Crafting items plays an integral role in the gameplay. By combing various objects and pieces, you will be able to create new weapons, protective armor and other items such as healing potions. The reason that crafting is so important is because every item in the game has a limited shelf life. For instance, a magic sword may only be capable of a small number of hits before it loses its power and breaks, never to be used or seen again. Many of these weapons and other items can be bought, found, salvaged or awarded to you. Each will have a recipe for creating a replica. Some of these recipes come with the item like an instruction manual while other items have to be taken to a special shop in town where they are broken down to their base components by an appraiser who then uncovers the ingredients and gives you the instructions for crafting them.
Crafting is less expensive than purchasing these items and you can also make them more powerful. With the easy-to-access menu system, crafting is as simple as combining a few ingredients that you can select from your inventory. It’s always a good idea to keep a lot of ingredients and parts on hand in your inventory. You can craft items anywhere at anytime, even in the heat of battle if you so desire. Each item and each party member is affiliated with one of four elementals: Earth; air; fire, and water. It’s best to let the appropriately aligned party member craft his or her own item to ensure the success of the creation. If the crafting fails, you lose those items for good. By having the ability to create new items in the field you reduce the need to go back into town to acquire more supplies since you can keep your party safe and healthy for as long as you have supplies left to combine. If you feel adventurous you can experiment with combining items to see what new things you can come up with. There are certain items that can’t be combined but the interface will let you know beforehand. If you do manage to create a new hybrid, the interface will add the recipe to your list.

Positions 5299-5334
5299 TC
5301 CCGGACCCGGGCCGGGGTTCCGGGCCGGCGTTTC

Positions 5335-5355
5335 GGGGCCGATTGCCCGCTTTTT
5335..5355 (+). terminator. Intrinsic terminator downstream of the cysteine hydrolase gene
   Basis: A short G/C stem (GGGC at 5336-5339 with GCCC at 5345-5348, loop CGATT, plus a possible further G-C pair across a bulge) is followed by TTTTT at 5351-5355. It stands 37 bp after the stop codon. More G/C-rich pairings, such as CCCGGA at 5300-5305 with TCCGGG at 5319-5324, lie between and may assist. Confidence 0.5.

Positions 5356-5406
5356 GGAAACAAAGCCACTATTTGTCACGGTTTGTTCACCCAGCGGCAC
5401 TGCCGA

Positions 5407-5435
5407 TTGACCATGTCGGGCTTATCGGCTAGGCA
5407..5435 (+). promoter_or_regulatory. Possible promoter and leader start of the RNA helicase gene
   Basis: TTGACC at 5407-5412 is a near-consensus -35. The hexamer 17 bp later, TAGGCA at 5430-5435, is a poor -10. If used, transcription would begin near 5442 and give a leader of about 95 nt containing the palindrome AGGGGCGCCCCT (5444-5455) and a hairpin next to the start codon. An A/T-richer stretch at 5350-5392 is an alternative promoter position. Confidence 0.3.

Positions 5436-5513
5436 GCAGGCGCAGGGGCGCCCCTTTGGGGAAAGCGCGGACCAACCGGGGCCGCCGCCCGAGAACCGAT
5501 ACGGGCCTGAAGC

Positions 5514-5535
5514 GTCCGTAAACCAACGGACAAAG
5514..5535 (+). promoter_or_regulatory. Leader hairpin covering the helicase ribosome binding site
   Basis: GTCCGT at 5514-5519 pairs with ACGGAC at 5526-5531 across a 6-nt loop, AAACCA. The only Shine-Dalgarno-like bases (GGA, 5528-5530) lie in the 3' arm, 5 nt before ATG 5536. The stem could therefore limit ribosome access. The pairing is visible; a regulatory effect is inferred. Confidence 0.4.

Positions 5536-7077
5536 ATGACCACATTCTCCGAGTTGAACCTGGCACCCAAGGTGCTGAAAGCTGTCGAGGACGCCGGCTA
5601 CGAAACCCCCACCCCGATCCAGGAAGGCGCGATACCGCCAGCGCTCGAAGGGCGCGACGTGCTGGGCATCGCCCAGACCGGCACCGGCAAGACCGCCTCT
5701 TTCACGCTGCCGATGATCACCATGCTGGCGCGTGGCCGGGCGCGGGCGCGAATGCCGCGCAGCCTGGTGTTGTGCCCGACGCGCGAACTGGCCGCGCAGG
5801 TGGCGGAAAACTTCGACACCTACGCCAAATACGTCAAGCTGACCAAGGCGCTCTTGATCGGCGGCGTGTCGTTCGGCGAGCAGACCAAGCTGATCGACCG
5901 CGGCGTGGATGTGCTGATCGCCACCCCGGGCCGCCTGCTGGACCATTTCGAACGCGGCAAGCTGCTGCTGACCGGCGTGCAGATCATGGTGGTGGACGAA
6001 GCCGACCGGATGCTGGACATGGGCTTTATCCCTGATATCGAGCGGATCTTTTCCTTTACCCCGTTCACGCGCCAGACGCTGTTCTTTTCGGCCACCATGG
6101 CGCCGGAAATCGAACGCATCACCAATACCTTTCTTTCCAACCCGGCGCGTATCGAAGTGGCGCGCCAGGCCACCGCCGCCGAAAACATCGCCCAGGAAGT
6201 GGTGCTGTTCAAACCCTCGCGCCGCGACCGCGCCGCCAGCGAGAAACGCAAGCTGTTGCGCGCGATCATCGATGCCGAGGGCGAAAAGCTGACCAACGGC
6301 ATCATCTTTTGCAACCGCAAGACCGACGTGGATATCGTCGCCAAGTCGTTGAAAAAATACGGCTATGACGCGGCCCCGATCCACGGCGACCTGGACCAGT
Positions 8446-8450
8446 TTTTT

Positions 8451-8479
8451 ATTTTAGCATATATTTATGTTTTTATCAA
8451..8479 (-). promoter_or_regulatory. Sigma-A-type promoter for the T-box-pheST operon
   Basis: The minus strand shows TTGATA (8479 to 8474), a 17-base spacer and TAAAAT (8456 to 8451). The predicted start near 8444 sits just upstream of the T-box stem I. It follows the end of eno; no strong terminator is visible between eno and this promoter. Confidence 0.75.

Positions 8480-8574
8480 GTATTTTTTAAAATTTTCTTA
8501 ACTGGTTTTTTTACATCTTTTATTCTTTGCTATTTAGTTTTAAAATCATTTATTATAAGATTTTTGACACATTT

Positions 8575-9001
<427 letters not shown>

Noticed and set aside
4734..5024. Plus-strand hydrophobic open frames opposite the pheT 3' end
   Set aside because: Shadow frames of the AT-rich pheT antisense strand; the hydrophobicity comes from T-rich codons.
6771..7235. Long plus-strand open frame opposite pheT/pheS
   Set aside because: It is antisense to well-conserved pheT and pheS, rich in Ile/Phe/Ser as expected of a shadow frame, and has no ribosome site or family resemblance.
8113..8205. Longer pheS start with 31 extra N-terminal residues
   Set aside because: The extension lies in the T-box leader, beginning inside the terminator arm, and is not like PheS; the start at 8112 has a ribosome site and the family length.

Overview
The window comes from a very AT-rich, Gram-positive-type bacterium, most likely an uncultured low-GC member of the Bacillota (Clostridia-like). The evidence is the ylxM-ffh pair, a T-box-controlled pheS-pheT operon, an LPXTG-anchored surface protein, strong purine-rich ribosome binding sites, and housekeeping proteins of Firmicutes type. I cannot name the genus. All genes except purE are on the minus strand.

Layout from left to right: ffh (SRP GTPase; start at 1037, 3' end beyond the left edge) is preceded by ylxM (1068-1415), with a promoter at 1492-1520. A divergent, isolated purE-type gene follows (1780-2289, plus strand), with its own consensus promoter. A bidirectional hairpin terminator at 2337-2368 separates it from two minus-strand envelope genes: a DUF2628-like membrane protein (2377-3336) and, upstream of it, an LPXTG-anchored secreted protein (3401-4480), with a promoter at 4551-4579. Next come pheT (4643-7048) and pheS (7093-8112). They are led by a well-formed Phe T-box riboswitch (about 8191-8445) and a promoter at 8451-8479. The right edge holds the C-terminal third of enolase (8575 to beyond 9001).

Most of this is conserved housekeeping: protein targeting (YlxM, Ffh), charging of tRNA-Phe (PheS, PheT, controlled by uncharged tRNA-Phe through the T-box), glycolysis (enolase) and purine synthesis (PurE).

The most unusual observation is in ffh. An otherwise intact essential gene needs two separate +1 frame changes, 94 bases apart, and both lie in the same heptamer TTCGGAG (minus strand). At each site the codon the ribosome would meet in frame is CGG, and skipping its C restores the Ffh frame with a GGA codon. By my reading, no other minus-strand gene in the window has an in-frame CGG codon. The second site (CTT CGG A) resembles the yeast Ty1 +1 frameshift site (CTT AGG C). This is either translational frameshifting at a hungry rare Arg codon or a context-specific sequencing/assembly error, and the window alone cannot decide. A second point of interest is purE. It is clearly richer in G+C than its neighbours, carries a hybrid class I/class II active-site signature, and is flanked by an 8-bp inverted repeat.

There is a good amount of recorded dialog for the characters but the characters really usually don’t have anything interesting to say. They all exclaim things in the overly-excitable anime style that seems geared toward five-year olds. The music is sparse and so are the character animations. There is a lot of fog surrounding the environments which means less drain on the CPU to process graphics, but the results are a claustrophobic atmosphere with only a hint of spaciousness.
The four-player mode lets you take part in dungeon crawls, and allows you to collect items that you can use in the single-player mode. All playable character can be instantly transformed to the same level so that all players are relatively equal. There is no co-op mode but you will get a few good hours out of this mode, as well as few interesting goodies.
- A fantasy adventure story with emotionally compelling characters.
- Full 3D and realtime world that captures the essence of Blade Dancer.
- A revolutionary real time battle system that adds strategic game play like SRPGs.
- Extensive and experimental item crafting
- Multiplayer mode to play in cooperation with your friends. Up to four players can be played simultaneously.
- Many mysteries to be solved even after the story is complete
By Cass Andrusiak
CCC Freelance Writer